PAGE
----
It was almost 10 years ago that Saw hit theaters and kick started not just the wildly popular, long running horror series, but also the career of its sophomore director, James Wan. And given my reaction to the Seven-lite knockoff (I wasn't impressed, despite the gleeful sadism on display), I never would have guessed that nearly a decade later, James Wan would make one of the creepiest, most classically effective horror films in recent memory.
I never would have guessed his simple shot compositions and standard issue, blue-filtered visual style would evolve, from Saw to 2010's Insidious, into a nearly masterful control of his frame, of the atmosphere contained therein and the tone of dread that Saw sorely lacked. I never would have guessed he'd become an actor's director. (Remember how terrible Cary Elwes really was in Saw? How out of place Danny Glover seemed?) He's able to cull genuine performances from his cast that pull the audience in, while reinvigorating some well-worn horror film tropes.
Step Away From the Light, Carol Anne. Supernatural forces scare the shit out of some kids and parents alike in The Conjuring, a way-better-than-expected flick.
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But, damn if he hasn't done it. Even better, the promise of Insidious's first two, deeply suspenseful acts (the third act kind of falls apart, but that's almost forgivable considering how good the buildup is) are fulfilled by Wan's latest and easily greatest, The Conjuring.
Based (somewhat loosely) on the true events of the Perron family in 1971, we meet Roger and Carolyn Perron (Ron Livingston, Office Space and Lili Taylor, Public Enemies) and their five daughters as they move from the big city into a rustic, 18th-century house in rural Rhode Island. They bring their dog, too, which won't even set paw inside the place.
Almost immediately things get weird: all the clocks stop at 3:07 a.m., invisible hands grab the girls in the night, birds inexplicably kamikaze into the side of the house, and their youngest starts talking to her new, seemingly imaginary friend Rory.
It's not long before the events escalate ever more violently, compelling Carolyn to seek the help of Ed and Lorraine Warren (Patrick Wilson, Insidious and Vera Farmiga), a self-styled demonologist and clairvoyant husband-and-wife team. Unconvinced that the Perrons are indeed in danger (most suspected haunted houses turn out to have perfectly rational reasons for going bump in the night), Ed and Lorraine quickly find that they are facing down a supernatural force more hateful and malevolent than any they have ever experienced.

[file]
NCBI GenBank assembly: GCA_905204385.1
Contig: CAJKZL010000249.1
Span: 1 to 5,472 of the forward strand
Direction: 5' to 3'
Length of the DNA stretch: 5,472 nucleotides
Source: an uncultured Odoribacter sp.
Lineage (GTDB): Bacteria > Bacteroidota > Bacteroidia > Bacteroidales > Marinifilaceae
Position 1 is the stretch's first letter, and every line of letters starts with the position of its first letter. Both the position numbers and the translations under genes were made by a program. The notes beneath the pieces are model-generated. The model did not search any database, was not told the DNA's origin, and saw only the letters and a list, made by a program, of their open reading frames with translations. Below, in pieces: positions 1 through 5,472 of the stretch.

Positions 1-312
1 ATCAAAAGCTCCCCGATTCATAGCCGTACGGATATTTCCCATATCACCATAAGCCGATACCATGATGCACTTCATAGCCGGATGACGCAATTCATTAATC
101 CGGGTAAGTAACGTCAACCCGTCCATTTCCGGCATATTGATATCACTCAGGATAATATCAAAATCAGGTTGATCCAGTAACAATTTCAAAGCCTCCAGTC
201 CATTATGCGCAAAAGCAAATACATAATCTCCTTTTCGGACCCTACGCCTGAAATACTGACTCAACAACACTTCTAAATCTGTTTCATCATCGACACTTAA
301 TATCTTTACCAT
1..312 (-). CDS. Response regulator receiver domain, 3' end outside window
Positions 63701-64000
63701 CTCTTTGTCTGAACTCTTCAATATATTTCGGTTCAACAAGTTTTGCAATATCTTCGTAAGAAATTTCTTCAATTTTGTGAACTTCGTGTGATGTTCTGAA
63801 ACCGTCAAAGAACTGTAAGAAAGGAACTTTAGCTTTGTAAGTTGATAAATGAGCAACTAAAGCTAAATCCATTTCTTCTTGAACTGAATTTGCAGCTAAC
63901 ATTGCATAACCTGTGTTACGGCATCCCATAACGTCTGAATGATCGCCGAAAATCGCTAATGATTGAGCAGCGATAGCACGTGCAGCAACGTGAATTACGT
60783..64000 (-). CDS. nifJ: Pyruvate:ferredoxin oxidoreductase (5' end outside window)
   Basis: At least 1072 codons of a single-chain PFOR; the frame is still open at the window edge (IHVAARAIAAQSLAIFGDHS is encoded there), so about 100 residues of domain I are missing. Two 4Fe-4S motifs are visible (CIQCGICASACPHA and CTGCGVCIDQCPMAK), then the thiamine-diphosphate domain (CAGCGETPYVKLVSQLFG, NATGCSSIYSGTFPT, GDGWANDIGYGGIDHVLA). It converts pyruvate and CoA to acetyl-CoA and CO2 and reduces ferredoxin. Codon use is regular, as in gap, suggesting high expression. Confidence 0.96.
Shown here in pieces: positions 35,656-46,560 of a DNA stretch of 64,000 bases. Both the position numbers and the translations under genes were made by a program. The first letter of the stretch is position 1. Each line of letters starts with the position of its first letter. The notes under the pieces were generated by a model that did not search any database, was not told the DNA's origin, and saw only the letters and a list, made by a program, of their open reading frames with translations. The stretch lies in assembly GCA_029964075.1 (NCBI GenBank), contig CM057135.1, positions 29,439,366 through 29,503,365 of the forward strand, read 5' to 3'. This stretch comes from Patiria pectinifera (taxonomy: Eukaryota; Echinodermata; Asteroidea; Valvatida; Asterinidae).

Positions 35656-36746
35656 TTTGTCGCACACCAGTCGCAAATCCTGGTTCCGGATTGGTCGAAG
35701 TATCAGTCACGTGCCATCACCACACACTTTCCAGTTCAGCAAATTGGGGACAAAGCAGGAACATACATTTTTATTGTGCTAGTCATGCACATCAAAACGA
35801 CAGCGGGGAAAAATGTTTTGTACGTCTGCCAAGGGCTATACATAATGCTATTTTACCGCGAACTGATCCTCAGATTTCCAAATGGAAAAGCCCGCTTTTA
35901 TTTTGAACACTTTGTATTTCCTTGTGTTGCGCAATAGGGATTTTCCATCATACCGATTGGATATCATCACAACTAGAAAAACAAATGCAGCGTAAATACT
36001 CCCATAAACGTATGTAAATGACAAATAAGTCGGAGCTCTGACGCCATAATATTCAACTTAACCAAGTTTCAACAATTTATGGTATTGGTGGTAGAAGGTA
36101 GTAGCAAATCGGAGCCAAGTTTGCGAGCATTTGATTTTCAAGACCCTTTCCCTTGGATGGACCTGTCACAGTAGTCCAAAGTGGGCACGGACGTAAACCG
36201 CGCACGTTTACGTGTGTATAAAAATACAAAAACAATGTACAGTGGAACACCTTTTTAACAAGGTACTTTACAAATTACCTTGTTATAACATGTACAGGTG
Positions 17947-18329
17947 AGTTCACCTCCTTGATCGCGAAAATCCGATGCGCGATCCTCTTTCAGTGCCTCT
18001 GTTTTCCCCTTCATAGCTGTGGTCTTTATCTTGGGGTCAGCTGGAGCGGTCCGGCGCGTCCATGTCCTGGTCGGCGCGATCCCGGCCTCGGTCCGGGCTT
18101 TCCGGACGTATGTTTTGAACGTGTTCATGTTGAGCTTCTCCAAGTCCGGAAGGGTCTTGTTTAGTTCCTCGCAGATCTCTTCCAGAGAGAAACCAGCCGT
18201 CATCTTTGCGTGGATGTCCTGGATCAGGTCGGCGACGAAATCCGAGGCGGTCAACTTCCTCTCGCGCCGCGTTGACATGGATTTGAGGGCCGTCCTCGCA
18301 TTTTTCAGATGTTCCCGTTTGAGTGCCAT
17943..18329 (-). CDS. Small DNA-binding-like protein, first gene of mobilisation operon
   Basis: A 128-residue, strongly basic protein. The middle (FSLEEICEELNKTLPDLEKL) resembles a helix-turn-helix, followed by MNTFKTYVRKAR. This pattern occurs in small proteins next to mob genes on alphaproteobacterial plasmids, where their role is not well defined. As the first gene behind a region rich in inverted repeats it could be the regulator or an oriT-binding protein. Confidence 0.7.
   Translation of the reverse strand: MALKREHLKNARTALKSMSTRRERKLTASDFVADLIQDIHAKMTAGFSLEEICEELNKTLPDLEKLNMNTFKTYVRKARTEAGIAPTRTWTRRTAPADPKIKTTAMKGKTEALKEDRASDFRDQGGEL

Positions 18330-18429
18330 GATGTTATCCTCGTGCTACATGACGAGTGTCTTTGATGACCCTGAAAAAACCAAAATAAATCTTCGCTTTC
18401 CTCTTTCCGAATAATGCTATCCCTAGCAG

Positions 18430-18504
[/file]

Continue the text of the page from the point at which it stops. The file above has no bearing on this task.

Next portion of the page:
Directed by Wan and written by Chad and Carey Hayes (House of Wax; they've come a long way, too), The Conjuring finds most all of its talents in top form. The script is a lovingly crafted ode to horror movies of the late '70s -- in particular The Exorcist, The Amityville Horror and the under seen George C. Scott starrer, The Changeling -- and is a wonderfully crafted slow-burn of meticulously built tension. From the one-off beginning, introducing the wildly creepy 1968 story of Annabelle, a possessed doll that would inexplicably show up in different rooms on its own and sometimes write messages ("Miss me?"), the story of the Warrens and their museum of possessed artifacts to the increasingly alarming terrors endured by the Perrons, the writing is damn near effortless at weaving the narratives' organic threads into an elegantly constructed whole.
James Wan and his evolved directorial hand guide the proceedings with easy confidence and an assured sense of style -- both visually and tonally -- that sets the stage for some genuine chills. Of course, there are elements of a few films mixed in here, and in that regard, The Conjuring isn't really doing anything particularly groundbreaking. Indeed, Wan has largely recreated the elements of what worked with Insidious and augmented them with a new story and a more consistent execution. But what The Conjuring does it does so well that it's kind of impossible not to let the comfortable familiarity fall away as Wan expertly ratchets up the tension levels.
Ron Livingston and Lili Taylor are fine as the Perrons, and their five daughters bring varying levels of depth to their roles -- but can pull off scared, which is really the name of the game. Wilson and Farmiga are pretty great as the Warrens, a truly odd couple whose lifelong (and controversial) devotion to the paranormal was only fueled by their devotion to each other.